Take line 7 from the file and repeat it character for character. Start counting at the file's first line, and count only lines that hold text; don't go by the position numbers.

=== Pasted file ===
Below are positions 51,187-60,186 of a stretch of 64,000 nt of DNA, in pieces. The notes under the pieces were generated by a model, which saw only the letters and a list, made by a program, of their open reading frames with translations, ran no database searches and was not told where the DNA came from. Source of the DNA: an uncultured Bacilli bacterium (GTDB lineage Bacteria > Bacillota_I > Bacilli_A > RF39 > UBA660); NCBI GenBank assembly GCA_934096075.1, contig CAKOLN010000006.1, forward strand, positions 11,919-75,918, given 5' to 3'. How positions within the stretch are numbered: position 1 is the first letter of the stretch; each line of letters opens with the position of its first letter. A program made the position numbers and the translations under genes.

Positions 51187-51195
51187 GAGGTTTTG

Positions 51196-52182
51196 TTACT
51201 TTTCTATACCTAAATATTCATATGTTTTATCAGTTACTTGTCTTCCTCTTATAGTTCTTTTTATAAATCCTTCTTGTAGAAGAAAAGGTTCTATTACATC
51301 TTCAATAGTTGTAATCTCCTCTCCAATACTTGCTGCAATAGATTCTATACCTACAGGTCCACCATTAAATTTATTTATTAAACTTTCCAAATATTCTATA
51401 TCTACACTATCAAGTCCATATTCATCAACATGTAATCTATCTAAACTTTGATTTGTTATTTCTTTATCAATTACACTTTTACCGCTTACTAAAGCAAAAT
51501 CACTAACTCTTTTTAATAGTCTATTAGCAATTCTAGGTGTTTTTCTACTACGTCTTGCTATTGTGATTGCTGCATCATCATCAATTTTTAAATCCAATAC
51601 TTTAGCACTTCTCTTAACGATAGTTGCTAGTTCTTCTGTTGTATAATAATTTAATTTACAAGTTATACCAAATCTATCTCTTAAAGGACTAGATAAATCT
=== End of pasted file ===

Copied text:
51301 TTCAATAGTTGTAATCTCCTCTCCAATACTTGCTGCAATAGATTCTATACCTACAGGTCCACCATTAAATTTATTTATTAAACTTTCCAAATATTCTATA